Debbie Knick, director of finance at Randolph-Macon Academy and a lifelong resident of Harris Hollow who’s “always been an admirer of the position” of Rappahannock County treasurer, will soon be doing more than admiring the job.
Chosen last week to fill a new deputy treasurer post from among 14 applicants, following five final-round interviews, the 46-year-old Knick will be appointed to the treasurer post when longtime office holder Frances Foster retires, which Foster announced last month she would do April 30.
“It’s been a position that I’ve worked towards for many, many, many years,” Knick said this week from her office at R-MA, where she’s worked since 2008. “It was a wonderful opportunity, so when I heard about the position for deputy treasurer coming up, of course it got my interest.”
Knick considered running for the treasurer position in 2012, but when Foster announced she’d seek one more term — Foster has had the job since six years before Knick was born — she decided against it. “I had always thought about running for treasurer, but never would I run against Frances,” said Knick. “Her 52 years of service I truly admire.”
Knick will fill out Foster’s term, and will have to stand for election for the treasurer post in November 2015.
“It’s been a busy year here,” Foster said in a brief interview Jan. 7, after her decision to retire became public, “with the new computer system, and we’ve had some problems with it.” She was referring to issues with the office’s new accounting software that made it impossible last fall to send out tax bills early — something Foster has long done every fall — forcing the county to borrow $1 million to help cover its payroll. “I guess I’m just getting tired of it,” she added.
Though the revenue commissioner’s office, which is responsible for property assessments and tax collection, has completed the transition to the county’s new Keystone financial accounting and tracking system, the treasurer’s office is still using the old system — or using both systems.
As to when the new system will be fully implemented in the treasurer’s office, county administrator John McCarthy said, “We’ll certainly give her [Knick] room to tell us. My guess is it will be sometime well before June 30/July 1, when the new fiscal year starts.”
Knick said she hasn’t specifically used Keystone, but has much experience transitioning from one accounting software to another.
McCarthy said there were 14 applicants for the deputy treasurer post, which carries a salary of $70,000 (the treasurer position itself is just over $74,000) and is one of three full-time positions in the office. Five applicants were interviewed by him, board of supervisors chair Roger Welch and Stonewell-Hawthorne supervisor Chris Parrish, county attorney Peter Luke and Foster.
Knick said she plans to start the job March 3.
Knick started working for Cheri and Martin Woodard’s former catalog emporium Faith Mountain when she was in high school, and eventually wound up in Faith Mountain’s business office. When she left 14 years later, two years after the Woodards had sold the businesses, she was the controller. She took a similar position at Madison-based Plow and Hearth and stayed for six years.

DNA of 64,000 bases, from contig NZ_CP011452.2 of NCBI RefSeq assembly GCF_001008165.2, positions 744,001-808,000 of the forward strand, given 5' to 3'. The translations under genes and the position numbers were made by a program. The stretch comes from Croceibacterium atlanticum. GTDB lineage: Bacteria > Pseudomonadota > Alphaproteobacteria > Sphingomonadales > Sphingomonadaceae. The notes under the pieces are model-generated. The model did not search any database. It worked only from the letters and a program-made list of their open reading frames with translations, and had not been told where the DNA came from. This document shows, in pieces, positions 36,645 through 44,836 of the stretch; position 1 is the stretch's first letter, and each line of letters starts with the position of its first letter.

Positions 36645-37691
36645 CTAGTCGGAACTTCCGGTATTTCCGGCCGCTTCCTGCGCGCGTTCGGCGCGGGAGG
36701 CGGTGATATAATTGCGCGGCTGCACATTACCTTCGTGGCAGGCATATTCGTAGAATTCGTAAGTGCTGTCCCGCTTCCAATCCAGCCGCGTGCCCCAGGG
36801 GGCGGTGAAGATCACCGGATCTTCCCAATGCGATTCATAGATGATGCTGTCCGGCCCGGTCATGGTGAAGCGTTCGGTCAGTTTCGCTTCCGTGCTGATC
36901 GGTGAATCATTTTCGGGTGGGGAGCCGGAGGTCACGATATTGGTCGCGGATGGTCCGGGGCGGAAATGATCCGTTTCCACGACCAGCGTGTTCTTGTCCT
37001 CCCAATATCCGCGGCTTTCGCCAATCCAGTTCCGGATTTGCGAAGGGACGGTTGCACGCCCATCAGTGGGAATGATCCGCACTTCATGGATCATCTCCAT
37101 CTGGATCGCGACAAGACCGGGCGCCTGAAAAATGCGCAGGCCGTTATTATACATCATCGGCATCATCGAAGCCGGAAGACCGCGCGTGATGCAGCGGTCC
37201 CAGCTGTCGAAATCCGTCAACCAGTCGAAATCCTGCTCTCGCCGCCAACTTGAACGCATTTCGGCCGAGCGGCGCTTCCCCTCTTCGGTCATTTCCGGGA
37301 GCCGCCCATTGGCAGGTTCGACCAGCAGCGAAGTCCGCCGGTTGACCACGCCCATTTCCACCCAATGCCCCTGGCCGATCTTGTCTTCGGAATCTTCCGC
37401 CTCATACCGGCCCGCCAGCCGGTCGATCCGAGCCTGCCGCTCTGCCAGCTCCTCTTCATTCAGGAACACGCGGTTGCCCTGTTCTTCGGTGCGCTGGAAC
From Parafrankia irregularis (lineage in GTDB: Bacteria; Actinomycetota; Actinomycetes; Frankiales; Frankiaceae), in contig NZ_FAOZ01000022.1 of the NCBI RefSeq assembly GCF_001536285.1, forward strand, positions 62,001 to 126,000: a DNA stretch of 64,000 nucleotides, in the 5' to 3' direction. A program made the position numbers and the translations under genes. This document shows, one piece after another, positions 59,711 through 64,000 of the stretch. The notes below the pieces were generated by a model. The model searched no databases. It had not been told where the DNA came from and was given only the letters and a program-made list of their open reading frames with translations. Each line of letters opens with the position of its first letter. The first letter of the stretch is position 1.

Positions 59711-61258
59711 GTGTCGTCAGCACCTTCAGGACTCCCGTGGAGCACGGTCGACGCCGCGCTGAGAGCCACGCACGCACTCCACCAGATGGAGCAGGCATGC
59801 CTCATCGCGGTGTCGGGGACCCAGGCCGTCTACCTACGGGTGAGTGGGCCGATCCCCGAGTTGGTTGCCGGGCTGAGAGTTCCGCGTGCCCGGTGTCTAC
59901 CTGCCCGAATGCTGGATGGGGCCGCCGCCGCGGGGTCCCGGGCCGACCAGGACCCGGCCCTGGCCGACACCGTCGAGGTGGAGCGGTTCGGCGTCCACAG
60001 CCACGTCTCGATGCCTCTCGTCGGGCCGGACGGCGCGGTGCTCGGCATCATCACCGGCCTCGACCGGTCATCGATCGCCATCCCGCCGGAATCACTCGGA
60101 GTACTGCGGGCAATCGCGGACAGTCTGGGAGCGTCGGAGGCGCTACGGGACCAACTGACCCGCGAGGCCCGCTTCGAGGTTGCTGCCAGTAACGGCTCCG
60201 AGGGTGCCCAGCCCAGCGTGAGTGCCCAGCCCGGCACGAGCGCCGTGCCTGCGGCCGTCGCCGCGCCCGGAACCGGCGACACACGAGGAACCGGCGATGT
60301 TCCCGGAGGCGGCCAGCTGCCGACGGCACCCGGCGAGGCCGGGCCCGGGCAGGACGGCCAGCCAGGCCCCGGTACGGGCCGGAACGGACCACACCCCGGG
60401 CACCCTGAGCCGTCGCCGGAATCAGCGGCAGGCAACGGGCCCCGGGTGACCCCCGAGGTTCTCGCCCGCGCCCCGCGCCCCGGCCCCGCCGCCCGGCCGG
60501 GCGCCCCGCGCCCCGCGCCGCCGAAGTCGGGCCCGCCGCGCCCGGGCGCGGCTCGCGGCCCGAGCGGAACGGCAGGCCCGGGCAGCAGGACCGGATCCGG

She’d managed to complete an associates degree program at Northern Virginia Community College while at Faith Mountain, and had studied nights at Shenandoah University as well. It was only after signing on at R-MA — where her son, Sean Michael, now a third classman at VMI, graduated with honors, and a pilot’s license, in 2012 — that she was able to earn a bachelor’s in business management through the University of Phoenix’s online program.
“It’s wonderful to be able to come back to the county where I live, and where I have lived all my life,” she said. “Just to be back home every day is going to be a wonderful opportunity.”
Knick fondly recalls growing up, and playing in the woods, on the same property where she and husband Sean Knick, a former state policeman who now works in private security, built their home — next door to her childhood home (and where her father, plumbing and electrical contractor Clyde Pullen, still lives).
Although among her priorities in the new position will be, she says, to look into “bringing the level of technology at the treasurer’s office up to the levels of surrounding areas,” including enabling online tax payments, she adds: “There’s nothing wrong with writing checks. Nothing wrong with that at all.”
Senior staff at R-MA were joking with her earlier the morning she spoke to us on the phone, Knick said, and were ribbing her about the rural lifestyle of her home county. “ ‘Oh yeah, Rappahannock,’ somebody said. ‘Do you guys have a traffic light down there yet?’ And I said ‘No. And that’s the way we want it.’
“We’re very fortunate.”